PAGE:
Bob Lowe wrote:Is anyone aware of any issues with crossing the US/Canadian border, traveling in either direction, by air,on land, or by boat?
In our experience nothing has changed much in the sixteen years we've been running our boat back and forth across the border, and the last 35 years I've been driving across the border. By road, it can take a lot longer these days partly because of the vastly increased numbers of vehicles making the crossing, particularly cars and trucks from BC, and partly because of the generally more thorough questioning that can take place depending on what they're looking for on a particular day.
For phone clearances we used to use a CanPass for entering Canada and an ID number for entering the US. After these programs expired, we've so far not bothered to go through the Nexus pass process, mainly because we've usually had guests with us on the boat and a Nexus pass is issued to the individual, not the boat. So we would have had to go through a POE even if we'd had Nexus passes.
As always, the Canadian customs folks are generally friendlier and quicker. Perhaps this has been because we've been in "the system" for so many years.
The US customs folks are reasonably efficient, but they seem to be more nit-picky the last few years, particularly with vehicle traffic. For example, they made a big deal out of, and confiscated, our dog's special food when we returned from Canada (by car) because it wasn't in its original packaging. They did offer to let us feed the dog before they destroyed the food, though.....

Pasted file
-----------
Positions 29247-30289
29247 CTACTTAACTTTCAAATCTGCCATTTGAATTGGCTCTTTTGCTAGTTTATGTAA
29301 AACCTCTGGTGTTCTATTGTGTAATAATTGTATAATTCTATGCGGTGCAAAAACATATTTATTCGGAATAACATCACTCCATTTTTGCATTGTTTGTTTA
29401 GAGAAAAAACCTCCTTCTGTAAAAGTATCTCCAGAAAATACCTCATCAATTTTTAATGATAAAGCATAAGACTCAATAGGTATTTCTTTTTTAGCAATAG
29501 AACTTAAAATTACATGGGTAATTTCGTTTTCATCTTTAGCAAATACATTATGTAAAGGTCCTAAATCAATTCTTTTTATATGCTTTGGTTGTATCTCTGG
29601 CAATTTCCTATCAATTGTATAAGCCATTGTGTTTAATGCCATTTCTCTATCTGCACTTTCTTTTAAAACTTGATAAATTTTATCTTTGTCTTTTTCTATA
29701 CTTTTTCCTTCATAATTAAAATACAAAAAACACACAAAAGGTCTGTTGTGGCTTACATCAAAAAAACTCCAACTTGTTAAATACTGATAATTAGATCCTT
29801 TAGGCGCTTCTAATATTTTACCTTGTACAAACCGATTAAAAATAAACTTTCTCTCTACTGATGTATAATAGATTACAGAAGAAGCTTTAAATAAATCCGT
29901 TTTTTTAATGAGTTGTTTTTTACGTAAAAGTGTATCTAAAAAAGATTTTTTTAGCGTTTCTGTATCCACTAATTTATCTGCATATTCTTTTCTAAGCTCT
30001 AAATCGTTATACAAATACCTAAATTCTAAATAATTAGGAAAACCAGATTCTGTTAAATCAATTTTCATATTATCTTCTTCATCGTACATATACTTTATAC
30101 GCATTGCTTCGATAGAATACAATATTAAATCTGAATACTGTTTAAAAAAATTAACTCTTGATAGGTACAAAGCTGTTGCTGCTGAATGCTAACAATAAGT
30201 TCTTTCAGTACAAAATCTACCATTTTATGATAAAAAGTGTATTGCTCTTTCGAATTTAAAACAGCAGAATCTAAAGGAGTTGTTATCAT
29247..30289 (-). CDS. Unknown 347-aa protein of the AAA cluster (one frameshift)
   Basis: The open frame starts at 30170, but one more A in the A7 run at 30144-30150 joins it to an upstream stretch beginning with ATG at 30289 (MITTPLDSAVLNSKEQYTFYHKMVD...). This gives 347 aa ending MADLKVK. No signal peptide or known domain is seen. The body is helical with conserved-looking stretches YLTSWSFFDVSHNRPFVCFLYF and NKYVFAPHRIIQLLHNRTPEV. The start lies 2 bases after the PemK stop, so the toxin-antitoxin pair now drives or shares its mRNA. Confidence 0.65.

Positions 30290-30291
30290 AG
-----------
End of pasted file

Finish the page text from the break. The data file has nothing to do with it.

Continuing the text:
The only specific policy change I've observed over all the years we've been entering Canada by boat, vehicle, and floatplane (our own, not commercial) is that taking a firearm into Canada now requires a form to be filled out and presented at the border. This is for ANY firearm be it a rifle or shotgun. We keep forms on the boat and at home. Handguns are not permitted. Many years ago you could carry a handgun though Canada (say coming from Alaska to Washington via the Alcan), but the gun would be sealed in a heavy plastic bag on entering Canada and could only be removed from the bag by Canadian customs cutting the seal when you left Canada. I don't believe you can even do this anymore.
Most vessel clearances into Canada, even at the POEs we've used, is by phone. In the case of Bedwell on South Pender, the phone bank is outside the customs office at the head of the dock.
You need a valid passport or enhanced drivers license. In the case of a boat, they'll want either the documentation or the state registration number. And it might be a good idea to review the what-and-how-much list of things you can't bring in going in either direction as these change from time to time.
But I think, Bob, that you'll find that other than some of the wait times, the clearance process in either direction will be little or no different than when you last made the crossing.